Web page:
A Republican Michigan lawmaker this month introduced a series of anti-choice bills, among them a restriction on later abortions and a proposal to publicly fund anti-choice organizations.
Rep. Thomas Hooker, the primary sponsor of the three bills introduced this month, was in January named chair of the House Families, Children, and Seniors Committee. Hooker and his wife “actively volunteer and support the Pregnancy Resource Center and Right to Life,” according to his website. He has co-sponsored a “fetal heartbeat” bill in the Michigan legislature.
HB 4146 would require abortions after 19 weeks be performed only in hospitals with neonatal units, and would require those units work with the provider to establish a protocol for fetuses “born alive” during abortion procedures.
The Michigan legislature in 2002 passed protections for fetuses that “survive” or are “born alive” after abortions, following claims by prominent anti-choice advocate Jill Stanek that a pattern of feticide—specifically, physicians killing fetuses following botched abortions—exists in the United States.
Roe has collapsed in Texas, and that's just the beginning.
Stay up to date with The Fallout, a newsletter from our expert journalists.
Documents provided by state attorneys general to members of the House Judiciary Committee show that there is no national pattern of fetuses ‘surviving’ or being ‘born alive’ after an abortion, much less being killed by health-care providers. That notion is a myth perpetuated by anti-choice extremists as they seek to win public support for measures that would restrict, or even abolish, access to safe abortion care.
A second bill, HB 4140, would create a state-run anti-choice fundraising program. Under the direction of the Michigan secretary of state, “Choose Life” car license plates would be created and sold, and the proceeds would be given to anti-choice nonprofits throughout the state, including homes for pregnant women and crisis pregnancy centers, which use misinformation and intimidation tactics to dissuade women from having abortions.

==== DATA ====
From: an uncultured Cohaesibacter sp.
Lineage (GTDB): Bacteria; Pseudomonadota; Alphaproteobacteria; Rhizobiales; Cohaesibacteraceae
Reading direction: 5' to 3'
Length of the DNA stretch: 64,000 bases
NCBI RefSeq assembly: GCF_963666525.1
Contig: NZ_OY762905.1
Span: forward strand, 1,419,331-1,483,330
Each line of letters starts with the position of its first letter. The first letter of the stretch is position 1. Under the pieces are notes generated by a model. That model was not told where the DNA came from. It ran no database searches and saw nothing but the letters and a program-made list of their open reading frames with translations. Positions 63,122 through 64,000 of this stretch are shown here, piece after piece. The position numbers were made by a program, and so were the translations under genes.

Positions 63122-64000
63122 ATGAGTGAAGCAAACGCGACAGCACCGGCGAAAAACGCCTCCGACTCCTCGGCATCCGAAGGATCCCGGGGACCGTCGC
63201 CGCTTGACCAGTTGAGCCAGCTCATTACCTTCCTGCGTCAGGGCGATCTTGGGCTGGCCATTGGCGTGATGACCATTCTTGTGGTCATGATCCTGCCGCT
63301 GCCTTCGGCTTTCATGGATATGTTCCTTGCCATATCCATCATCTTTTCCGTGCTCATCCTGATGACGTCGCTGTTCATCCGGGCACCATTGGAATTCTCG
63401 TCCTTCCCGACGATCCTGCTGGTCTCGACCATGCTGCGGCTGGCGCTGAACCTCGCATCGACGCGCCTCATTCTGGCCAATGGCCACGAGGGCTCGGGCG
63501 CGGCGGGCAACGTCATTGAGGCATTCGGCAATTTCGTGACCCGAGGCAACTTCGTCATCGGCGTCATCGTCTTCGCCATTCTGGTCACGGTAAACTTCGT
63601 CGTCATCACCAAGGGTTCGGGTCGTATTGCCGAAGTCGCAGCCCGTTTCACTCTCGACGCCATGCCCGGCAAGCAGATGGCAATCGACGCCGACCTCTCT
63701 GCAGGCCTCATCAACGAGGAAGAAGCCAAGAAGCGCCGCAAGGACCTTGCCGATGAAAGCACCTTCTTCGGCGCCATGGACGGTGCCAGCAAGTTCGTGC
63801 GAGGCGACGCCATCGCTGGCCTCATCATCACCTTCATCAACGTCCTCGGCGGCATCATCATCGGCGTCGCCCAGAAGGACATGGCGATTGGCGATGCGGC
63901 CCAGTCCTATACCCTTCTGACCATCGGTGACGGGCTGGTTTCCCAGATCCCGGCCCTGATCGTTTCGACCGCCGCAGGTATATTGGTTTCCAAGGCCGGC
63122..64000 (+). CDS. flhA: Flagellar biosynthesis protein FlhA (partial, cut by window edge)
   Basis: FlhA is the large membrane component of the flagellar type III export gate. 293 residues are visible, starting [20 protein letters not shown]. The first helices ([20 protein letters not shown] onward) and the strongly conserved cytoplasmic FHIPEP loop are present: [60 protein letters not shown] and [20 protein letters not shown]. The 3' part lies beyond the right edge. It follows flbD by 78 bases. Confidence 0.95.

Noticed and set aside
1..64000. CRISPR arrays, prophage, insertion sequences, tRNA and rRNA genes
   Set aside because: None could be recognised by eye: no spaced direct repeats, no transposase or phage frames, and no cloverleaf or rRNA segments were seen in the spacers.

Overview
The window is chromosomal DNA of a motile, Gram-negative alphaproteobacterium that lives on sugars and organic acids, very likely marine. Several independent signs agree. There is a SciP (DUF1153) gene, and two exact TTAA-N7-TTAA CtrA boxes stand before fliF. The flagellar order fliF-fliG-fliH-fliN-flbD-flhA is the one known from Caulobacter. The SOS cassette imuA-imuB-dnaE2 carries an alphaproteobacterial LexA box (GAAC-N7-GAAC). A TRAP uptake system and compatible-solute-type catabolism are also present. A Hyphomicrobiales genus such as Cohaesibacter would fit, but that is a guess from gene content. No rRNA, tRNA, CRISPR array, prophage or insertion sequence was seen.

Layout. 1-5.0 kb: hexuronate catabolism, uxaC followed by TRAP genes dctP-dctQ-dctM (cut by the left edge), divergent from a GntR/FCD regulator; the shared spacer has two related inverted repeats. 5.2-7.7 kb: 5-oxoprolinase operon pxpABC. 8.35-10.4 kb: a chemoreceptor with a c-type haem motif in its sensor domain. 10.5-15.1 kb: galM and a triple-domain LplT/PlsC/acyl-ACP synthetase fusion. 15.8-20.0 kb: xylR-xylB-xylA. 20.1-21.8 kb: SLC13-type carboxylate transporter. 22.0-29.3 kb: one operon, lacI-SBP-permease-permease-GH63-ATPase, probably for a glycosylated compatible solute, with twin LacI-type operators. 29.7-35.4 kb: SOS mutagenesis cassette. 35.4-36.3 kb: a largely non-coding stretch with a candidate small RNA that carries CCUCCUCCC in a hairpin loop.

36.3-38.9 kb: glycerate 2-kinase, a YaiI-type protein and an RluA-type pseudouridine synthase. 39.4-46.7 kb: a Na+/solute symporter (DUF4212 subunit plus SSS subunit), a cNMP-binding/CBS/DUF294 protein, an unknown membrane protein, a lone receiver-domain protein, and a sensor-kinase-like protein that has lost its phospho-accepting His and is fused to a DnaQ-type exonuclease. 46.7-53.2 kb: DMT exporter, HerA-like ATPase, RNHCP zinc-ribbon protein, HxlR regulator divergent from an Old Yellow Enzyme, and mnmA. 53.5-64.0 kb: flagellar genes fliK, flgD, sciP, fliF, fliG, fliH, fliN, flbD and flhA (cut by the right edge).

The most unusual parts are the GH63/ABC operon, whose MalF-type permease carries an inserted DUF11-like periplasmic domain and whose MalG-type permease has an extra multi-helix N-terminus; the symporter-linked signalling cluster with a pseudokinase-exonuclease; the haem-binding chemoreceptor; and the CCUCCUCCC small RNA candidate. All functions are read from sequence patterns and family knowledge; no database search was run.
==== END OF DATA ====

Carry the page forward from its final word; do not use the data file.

The money could also be given to organizations for specific anti-choice projects, including media campaigns, “specialty outreach” to populations “at-risk” of seeking an abortion, and “campaigns to promote adoption.”
State-run “Choose Life” license plate programs have spread across the United States. The state attorney general’s office in 2013 awarded $46,100 to anti-choice groups, using the money from “Choose Life” plate sales.
Twenty-eight states allow the production of “Choose Life” plates, according to the Guttmacher Institute.
A third bill introduced by Hooker, HB 4145, would prohibit the allocation of state funds to facilities that provide elective abortion.
The three bills introduced by Hooker this month add to the anti-choice legislation already making its way through the GOP-dominated Michigan legislature. At the beginning of February, state senators proposed legislation to increase abortion physicians’ reporting requirement by adding “allergic reaction” and “anesthesia-related complications” to the list of reasons that a physicians must file a report with the state.
Meanwhile, at least one bill has been introduced that would increase abortion access. SB 63, proposed at the end of January, would repeal Michigan’s Abortion Insurance Opt-Out Act. The law, passed in 2013, has become known as the “Rape Insurance Act” because it would prohibit private insurance plans from covering abortion in most cases, including rape or incest, forcing people to buy separate insurance riders.